Today, one of my days off work, was a reminder of the maternity leave I didn't fully appreciate until it was over.  Iris and I went for a swimming lesson and my heart lifted as I held my sodden, splashing daughter in my arms, sharing her joy in the simplicity of the warm water holding up our buoyant bodies in the baby pool.  We dried off together, then visited a friend, drinking endless cups of tea and chatting about parenthood as our kids happily trashed her living room.  I came home to spend some time alone with Iris, hoping to read her a few of the books she's starting to take an interest in and share a snack of strawberries before climbing into bed for an illicit afternoon nap.  She seemed a little out of sorts when we arrived back at my house, clingy and uninterested in lunch.  I made myself a sandwich and settled her on the sofa next to me while I ate, giving her a fish-finger to munch on in the hope that I could eat mine in peace.  The next thing I knew, she was vomiting copiously into my hastily cupped hands, not an experience I'm hoping to repeat any time soon.  She seemed okay in herself, but fairly hot, so I took her temperature which was on the high side.  When John came home, half an hour later, a rash had appeared on Iris' delicate belly, spreading up her stomach to her chest and chin, even appearing on the lobes of her dainty little ears.  Together we took her temperature once more,  trying to keep our voices controlled, though both of us were worried as hell.  Finding it had risen even higher, we decided to take her to the doctors surgery which is mercifully a short sprint across the road from our house.  'I'm sure it's nothing to worry about' I said, but my stomach had begun to churn.  I take back everything I've ever said about the nhs (the care we received during the birth of my daughter is a whole new post) as they saw us so quickly, without an appointment, and our gp had only praise for us rushing her in.  As a new Mother, I err on the side of caution, and it's a shame that medical professionals can sometimes make you feel that you're having hysterics when you do so.  Iris was checked over, and the doctor looked concerned.  'Her temperature is 39, and that's high.  You need to take her home, take off her clothes (I'd mummified her in 47 layers of wool and loft insulation) and sponge her down.  Give her Calpol and Ibuprofen.  Check her temperature every hour.  Keep an eye on the rash.  It looks like a virus, because she's well in herself (Iris was, at this point, jumping up and down on my lap, punching me in the face and shouting 'Ducka Ducka Ducka Doy' - the mysterious phrase that has become her mantra in recent weeks, a combination, we think, of Duck (her favourite bath toy) and Doggie (her favourite member of our household - thanks Iris) and, because it's the weekend now, take her to A and E if things deterioriate.  Did we have any questions?  John had about 50, and they were all sensible ones.   Thank god for the practicality of Dads.  I was sitting in the surgery, but my mind had gone elsewhere.    My imagination began to run riot, as I imagined her being bundled up and raced to Leeds General Infirmary.  I saw it all so clearly, as if I was living it.  How she'd be ripped out of my arms and placed on a trolley on arrival.  How we'd have to sit in a waiting room, wordless and numb with fear, as doctors worked on our daughter.  The word 'Meningitis' burst into my brain and ran riot, sending adrenalin rushing through my bloodstream.  I saw us setting off down a road which would end with something so horrifying, so unthinkable, so paralysing that I dare not even write it here, but I have to.  We could lose her.  My child.  The most precious thing I have ever called my own.  My heart.  My soul.  My body.  My life.  She could die.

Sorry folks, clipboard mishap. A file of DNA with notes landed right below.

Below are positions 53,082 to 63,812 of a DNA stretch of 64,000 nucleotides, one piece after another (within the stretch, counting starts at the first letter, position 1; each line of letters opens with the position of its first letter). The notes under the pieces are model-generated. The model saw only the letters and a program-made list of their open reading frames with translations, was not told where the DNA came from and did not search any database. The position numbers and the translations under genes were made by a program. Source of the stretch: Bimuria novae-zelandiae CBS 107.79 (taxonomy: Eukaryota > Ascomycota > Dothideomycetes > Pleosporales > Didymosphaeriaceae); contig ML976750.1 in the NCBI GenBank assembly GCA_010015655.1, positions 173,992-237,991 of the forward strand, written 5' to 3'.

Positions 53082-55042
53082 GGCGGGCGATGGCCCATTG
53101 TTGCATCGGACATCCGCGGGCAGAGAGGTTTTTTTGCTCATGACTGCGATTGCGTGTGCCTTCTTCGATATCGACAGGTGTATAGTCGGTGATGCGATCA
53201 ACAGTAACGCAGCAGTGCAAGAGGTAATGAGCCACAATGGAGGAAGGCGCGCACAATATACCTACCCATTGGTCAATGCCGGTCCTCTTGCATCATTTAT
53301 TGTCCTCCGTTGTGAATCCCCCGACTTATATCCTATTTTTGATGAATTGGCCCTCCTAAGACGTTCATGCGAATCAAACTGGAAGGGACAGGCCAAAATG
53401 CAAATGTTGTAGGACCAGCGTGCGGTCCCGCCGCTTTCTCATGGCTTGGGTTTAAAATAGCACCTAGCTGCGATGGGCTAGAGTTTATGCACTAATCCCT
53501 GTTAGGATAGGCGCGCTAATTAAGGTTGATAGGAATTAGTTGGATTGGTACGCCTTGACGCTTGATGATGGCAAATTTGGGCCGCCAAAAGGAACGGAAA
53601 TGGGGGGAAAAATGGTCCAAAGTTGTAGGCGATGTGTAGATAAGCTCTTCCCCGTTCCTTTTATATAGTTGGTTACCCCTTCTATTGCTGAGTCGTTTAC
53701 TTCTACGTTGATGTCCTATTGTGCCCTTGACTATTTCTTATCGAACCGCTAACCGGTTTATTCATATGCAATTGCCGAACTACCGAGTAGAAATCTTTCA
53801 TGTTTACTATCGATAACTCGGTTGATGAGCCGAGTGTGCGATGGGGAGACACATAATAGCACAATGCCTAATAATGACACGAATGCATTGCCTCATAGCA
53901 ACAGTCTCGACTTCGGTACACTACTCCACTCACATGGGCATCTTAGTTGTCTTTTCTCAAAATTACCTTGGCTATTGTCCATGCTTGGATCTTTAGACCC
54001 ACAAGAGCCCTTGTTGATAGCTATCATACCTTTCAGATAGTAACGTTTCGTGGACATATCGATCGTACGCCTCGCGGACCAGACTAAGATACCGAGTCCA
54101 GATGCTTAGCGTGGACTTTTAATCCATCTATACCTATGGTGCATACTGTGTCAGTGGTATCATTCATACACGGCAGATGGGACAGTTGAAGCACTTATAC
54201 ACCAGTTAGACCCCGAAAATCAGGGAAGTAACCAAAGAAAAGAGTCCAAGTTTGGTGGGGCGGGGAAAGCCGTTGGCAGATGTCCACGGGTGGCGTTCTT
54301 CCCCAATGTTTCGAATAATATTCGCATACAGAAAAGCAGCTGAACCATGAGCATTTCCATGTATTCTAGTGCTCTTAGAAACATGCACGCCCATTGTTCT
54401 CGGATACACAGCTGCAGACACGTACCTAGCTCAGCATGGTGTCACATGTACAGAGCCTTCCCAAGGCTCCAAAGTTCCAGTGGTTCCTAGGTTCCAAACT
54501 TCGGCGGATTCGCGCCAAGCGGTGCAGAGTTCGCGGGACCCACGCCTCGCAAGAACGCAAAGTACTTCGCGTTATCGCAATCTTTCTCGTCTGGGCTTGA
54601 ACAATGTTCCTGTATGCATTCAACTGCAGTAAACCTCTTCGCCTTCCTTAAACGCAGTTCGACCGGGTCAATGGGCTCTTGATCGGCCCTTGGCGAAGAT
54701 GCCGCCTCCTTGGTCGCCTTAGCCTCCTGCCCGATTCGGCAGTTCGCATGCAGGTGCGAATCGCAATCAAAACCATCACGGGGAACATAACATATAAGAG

I don't think of myself as a stupid person.  Those who know me might disagree, but I like to  believe that I'm reasonably intelligent.  I understand and abide by the rules of life.  I've always worked for a  living and am happy to pay tax so that we can all benefit from the many amazing things our society takes for granted; safe roads, clean water, assistance in an emergency, vaccinations for our children, free healthcare and bins that are occasionally emptied, once in a blue moon if you live in Beeston.  Though I once shoplifed a mascara from Boots, I generally stick to the rules and regulations that society imposes upon us.  I like to think I'm in control of most things, but that was before I became a parent.   Pretty soon after coming home from the hospital with our newborn bundle, I realised that being in control of a baby was like trying to catch a fart.  We wanted Iris to sleep at night, but she wanted to sleep during the day and be up all night.  We asked for practical presents, but she received a ton of tiny ballgowns.  We preferred her to eat healthy green veg, but she begged to differ on more than one occasion, flinging sprouts into the air with glee as she gobbled the chocolate bunnies her visiting grandparents brandished.  When you're pregnant, you imagine a perfect, pliable baby that lies lovingly in your arms, and that may be what you get in the first three months, while they're learning that their limbs belong to them.  After that, you're dealing with a tiny and very determined person who's completely separate from yourself and has their own room trashing agenda, often involving eating loo roll and hosting an ear splitting disco at 3am.  But that's not the worst of it. That you can and will handle, though sometimes it feels like an impossible task.    What you might not be able to handle, is that life can and will dicatate the fate of your baby, and no amount of wishing, and hoping, and praying, and feeding them only organic food can change that.  As a Mum, it's something I'm finding hard to live with.